۷ بهمن ۱۴۰۰ |۲۳ جمادی‌الثانی ۱۴۴۳ | Jan 27, 2022
Riz Ahmed

Hollywood, which has been pushed over the past few years to reckon with sexism and racism, has been glaringly silent on the topic of its treatment of Muslims.

Hawzah News Agency –Riz Ahmed is running late. The London-based actor is in New York in mid-September for meetings, interviews, photo shoots, and fittings. He got stuck in traffic, and then he realized he forgot the key to his Airbnb. “This is what really productive people do,” he jokes as he settles behind a table for our chat via Zoom, about an hour after the appointed time. “That’s actually one of the secrets I want to share with your readers.”

Whatever system Ahmed has or doesn’t have in place, it’s working. Since his Oscar-nominated performance as a drummer who loses his hearing in the 2020 film Sound of Metal, Ahmed’s agenda has been packed with a dizzying array of projects. He released an album, The Long Goodbye, on his own imprint, Mongrel Records. He cowrote, produced, and starred in Mogul Mowgli, a film about a British Pakistani rapper who grapples with identity issues while confronting a debilitating illness. He’s tackling the role of Hamlet in a film adaptation written by an Oxford classmate. In December, he stars in the film Encounter as a Marine saving his family from an apparent alien threat.

He has also emerged as Hollywood’s busiest and most visible Muslim actor, and one of a small number of Muslim performers tapped to play characters whose ethnicity and faith aren’t even remarked on. He knows that he’s in a rare position within the entertainment business, and any business, for that matter, and he’s taking the responsibility seriously. Over the past year, Ahmed has become the industry’s leading advocate for expanding Muslim representation in media, both on and off the screen.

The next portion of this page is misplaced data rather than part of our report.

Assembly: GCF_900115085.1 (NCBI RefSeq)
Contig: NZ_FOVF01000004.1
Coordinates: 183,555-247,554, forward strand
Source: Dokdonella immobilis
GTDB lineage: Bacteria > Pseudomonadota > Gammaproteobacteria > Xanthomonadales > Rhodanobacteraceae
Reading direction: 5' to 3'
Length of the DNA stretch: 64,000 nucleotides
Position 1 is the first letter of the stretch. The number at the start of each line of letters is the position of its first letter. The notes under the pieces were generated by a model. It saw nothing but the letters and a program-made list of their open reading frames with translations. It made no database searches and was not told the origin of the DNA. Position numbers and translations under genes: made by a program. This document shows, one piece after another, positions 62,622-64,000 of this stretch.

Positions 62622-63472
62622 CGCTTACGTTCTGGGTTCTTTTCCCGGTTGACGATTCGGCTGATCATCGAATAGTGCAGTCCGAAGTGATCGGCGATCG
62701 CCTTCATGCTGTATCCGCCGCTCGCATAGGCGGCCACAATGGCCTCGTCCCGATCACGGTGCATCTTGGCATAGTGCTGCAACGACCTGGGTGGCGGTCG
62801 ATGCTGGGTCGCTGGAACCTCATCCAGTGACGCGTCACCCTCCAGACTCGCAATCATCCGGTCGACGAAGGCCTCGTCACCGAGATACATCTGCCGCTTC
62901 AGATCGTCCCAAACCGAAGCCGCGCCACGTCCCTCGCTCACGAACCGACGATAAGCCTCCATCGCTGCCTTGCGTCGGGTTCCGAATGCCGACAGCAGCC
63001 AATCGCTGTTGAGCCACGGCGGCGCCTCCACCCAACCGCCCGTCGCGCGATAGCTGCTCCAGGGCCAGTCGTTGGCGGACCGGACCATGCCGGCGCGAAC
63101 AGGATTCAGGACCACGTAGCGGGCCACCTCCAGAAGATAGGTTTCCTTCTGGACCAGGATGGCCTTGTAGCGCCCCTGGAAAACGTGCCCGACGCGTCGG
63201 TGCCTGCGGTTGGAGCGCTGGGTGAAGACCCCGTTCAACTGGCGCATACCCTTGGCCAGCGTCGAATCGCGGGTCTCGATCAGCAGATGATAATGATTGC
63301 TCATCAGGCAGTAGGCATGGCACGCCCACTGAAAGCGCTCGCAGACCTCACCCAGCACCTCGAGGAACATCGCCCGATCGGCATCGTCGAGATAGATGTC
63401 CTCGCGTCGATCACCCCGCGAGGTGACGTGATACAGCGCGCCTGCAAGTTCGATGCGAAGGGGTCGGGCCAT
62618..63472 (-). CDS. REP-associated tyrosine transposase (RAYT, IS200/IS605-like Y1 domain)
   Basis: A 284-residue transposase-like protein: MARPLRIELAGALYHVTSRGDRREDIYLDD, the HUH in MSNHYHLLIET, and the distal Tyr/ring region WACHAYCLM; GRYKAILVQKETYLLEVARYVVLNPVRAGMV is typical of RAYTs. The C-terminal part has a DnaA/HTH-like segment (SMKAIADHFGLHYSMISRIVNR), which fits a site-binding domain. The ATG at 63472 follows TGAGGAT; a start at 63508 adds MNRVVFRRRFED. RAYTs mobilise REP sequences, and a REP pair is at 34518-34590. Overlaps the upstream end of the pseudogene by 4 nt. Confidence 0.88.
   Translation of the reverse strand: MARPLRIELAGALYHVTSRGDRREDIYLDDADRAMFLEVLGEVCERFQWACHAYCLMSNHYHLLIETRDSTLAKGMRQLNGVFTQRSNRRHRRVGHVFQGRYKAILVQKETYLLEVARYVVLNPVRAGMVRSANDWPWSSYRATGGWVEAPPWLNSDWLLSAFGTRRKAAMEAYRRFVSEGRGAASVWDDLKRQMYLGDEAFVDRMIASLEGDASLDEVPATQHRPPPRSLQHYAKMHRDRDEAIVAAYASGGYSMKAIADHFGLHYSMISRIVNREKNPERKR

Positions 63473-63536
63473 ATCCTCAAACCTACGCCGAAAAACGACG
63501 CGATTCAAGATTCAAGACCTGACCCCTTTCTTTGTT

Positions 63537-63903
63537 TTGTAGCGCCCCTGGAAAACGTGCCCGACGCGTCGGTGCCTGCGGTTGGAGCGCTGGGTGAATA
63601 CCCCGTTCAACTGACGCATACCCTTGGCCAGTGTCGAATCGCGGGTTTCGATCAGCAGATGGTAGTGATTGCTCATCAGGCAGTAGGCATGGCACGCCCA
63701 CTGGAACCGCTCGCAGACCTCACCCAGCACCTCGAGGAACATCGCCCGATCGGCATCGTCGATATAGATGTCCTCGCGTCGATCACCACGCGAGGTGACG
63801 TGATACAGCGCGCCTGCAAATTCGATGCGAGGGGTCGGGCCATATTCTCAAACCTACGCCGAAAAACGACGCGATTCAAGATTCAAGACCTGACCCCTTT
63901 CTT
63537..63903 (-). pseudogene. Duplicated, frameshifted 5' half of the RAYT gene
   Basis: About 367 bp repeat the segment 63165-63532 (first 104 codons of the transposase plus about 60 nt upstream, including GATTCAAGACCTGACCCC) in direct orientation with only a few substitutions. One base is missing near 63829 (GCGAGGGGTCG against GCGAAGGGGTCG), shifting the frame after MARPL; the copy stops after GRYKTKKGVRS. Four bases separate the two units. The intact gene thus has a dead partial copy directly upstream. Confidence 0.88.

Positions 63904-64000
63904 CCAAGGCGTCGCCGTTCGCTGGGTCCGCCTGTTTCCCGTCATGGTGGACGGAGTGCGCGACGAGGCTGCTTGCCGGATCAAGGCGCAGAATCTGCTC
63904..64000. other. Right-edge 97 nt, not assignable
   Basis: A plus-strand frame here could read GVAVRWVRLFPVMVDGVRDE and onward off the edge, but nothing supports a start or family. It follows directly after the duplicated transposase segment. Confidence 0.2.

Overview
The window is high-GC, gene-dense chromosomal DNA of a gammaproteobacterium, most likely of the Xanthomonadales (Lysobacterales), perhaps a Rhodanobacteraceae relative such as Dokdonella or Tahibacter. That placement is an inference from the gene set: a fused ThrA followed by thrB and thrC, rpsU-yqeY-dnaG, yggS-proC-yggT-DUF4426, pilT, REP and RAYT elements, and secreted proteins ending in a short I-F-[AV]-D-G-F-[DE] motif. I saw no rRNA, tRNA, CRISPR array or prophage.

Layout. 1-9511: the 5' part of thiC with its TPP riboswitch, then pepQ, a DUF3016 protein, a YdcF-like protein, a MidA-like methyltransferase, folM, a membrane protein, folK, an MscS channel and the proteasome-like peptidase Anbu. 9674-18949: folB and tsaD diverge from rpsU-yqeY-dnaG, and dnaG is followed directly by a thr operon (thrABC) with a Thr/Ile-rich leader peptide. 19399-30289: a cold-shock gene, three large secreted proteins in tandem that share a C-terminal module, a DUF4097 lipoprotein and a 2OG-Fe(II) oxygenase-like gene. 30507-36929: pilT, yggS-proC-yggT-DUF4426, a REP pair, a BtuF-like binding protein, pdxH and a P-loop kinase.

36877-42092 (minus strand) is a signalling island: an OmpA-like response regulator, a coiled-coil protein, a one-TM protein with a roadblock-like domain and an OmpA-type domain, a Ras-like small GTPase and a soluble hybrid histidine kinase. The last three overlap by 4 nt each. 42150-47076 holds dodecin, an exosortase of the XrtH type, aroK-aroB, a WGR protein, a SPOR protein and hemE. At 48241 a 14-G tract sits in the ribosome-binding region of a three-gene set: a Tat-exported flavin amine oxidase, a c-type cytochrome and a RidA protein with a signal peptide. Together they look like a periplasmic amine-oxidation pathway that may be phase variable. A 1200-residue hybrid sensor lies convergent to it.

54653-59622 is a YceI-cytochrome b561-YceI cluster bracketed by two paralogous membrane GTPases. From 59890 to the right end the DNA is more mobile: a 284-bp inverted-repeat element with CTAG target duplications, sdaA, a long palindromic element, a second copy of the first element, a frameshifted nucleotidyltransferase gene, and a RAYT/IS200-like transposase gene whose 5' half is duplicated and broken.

It is a daunting task. Twenty years after the September 11 attacks, bias and discrimination against Muslims persists. In the months following former president Donald Trump’s executive order banning travel from predominantly Muslim countries, nearly half of Muslims in the U.S. surveyed by the Pew Research Center said they’d experienced discrimination because of their religion. Pew research also shows that Americans consistently give negative “ratings” to Muslims (and atheists) when polled about their sentiments on faith.

Hollywood, which has been pushed over the past few years to reckon with sexism and racism, has been glaringly silent on the topic of its treatment of Muslims. A few years ago, Ahmed started speaking about how Muslims are portrayed in movies and television, sharing personal anecdotes and admonishing the industry for perpetuating stereotypes both innocuous (cab drivers, shopkeepers) and menacing (terrorists). He soon realized he needed data and concrete solutions to address this issue. He backed a major research report on Muslim representation in film that came out earlier this year, and then announced, in partnership with the nonprofit Pillars Fund, the Ford Foundation, and USC’s Annenberg Institute, a fellowship for emerging directors and screenwriters who identify as Muslim. Advisory committee members include actors Mahershala Ali, Hasan Minhaj, and Ramy Youssef, and directors Bassam Tariq, Jehane Noujaim, and Yann Demange.

Ahmed is well positioned to stoke change. He’s respected in filmmaking circles and the Muslim community alike, even when he’s skewering extremism in Islam. (He says he’s still most widely recognized in the U.K. for his role as Omar, a would-be jihadist in the satirical 2010 film Four Lions.) He has quietly mentored and supported young artists. And his three-year-old production company, Left Handed Films, secured a first-look television deal with Amazon Studios in January 2021, and has begun to pursue scripts that amplify Ahmed’s mission to expand representation while experimenting with different forms of storytelling. He calls it “stretching culture.” One such project—of the 16 that Left Handed currently has in development—is Exit West, based on the novel by Pakistani author Mohsin Hamid, about a young couple fleeing their unnamed home country when militants gain power. It tells “a refugee story, but it’s [also] a magical realist love story,” says Ahmed, who will star as Saeed, one of the protagonists. “That’s the kind of thing that I’m interested in, blending genres, confounding people’s expectations.”

Ahmed, who is left-handed, says the name of his production company captures his desire to upend a system that rejects or miscasts people who don’t fit in. “As a left-handed person, you kind of have to write in this strange, upside-down way,” he says. “You’re literally flipping the script.”

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